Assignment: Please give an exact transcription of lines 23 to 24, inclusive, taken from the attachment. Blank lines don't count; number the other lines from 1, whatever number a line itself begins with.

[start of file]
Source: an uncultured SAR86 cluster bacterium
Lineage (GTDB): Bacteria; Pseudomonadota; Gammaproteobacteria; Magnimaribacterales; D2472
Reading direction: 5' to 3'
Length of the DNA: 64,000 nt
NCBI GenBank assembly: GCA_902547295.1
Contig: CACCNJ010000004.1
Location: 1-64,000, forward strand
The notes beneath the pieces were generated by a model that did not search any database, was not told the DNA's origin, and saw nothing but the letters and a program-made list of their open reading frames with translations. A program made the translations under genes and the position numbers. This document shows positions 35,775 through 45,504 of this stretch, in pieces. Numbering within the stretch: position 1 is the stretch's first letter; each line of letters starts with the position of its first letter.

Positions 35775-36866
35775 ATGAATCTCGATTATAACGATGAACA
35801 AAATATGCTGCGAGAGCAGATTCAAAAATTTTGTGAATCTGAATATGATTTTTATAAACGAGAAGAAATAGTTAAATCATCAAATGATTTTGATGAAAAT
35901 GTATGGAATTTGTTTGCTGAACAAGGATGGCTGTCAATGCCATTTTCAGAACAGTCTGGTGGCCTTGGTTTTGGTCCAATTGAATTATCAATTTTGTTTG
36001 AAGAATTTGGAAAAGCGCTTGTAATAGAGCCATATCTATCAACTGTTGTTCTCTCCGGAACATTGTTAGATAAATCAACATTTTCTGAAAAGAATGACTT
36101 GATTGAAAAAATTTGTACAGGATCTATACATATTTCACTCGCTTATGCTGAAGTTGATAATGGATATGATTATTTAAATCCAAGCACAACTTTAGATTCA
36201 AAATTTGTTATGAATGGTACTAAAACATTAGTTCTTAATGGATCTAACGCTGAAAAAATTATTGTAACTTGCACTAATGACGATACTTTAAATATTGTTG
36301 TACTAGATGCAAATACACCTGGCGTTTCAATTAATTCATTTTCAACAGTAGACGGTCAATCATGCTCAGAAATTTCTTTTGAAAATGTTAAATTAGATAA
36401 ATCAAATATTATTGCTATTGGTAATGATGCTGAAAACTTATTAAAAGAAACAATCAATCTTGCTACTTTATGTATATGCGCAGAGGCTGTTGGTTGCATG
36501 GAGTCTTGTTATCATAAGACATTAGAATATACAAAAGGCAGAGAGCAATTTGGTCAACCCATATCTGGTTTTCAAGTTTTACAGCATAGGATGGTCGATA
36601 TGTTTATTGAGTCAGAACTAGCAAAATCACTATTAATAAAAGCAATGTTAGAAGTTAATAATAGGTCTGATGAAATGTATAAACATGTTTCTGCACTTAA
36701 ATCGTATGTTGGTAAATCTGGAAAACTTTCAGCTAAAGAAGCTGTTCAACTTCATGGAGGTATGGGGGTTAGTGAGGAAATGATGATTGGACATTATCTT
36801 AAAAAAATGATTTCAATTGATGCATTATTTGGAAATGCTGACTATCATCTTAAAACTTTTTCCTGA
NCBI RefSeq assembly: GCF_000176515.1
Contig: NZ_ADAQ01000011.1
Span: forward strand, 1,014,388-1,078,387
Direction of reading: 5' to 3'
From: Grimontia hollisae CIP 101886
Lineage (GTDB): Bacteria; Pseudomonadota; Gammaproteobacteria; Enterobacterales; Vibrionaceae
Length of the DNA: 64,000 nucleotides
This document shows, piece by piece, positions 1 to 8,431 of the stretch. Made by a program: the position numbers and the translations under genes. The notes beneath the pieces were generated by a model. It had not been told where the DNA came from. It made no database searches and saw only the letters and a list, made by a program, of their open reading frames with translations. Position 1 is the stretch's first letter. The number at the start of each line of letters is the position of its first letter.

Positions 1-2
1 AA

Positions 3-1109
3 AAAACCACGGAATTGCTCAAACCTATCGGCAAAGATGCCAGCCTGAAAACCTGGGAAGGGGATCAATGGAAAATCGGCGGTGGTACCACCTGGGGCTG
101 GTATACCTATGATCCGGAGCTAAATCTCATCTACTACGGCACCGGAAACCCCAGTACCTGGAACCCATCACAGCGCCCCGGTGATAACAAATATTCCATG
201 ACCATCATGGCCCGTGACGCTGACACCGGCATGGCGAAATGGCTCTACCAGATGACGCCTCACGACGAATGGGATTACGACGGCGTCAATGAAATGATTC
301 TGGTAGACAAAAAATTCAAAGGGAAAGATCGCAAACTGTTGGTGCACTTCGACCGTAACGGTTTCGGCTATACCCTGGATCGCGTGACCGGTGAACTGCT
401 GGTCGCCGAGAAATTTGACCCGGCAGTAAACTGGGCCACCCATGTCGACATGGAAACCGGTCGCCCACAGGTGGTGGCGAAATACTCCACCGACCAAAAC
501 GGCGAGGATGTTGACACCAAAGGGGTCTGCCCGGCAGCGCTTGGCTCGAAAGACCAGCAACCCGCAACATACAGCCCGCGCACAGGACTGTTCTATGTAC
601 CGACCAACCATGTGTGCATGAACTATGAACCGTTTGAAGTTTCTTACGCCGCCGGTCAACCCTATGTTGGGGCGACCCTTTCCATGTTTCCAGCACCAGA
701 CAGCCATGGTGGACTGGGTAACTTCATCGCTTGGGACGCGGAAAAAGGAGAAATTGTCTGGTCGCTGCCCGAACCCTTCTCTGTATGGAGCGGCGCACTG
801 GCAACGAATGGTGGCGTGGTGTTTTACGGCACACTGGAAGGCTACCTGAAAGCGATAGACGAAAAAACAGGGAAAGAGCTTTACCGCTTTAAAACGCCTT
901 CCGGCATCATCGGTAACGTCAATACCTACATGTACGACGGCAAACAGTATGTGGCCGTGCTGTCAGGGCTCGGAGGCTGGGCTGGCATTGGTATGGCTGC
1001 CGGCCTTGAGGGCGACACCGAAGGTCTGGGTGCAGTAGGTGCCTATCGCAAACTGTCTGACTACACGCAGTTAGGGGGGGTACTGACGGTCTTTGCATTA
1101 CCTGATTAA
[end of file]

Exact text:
Contig: NZ_ADAQ01000011.1
Span: forward strand, 1,014,388-1,078,387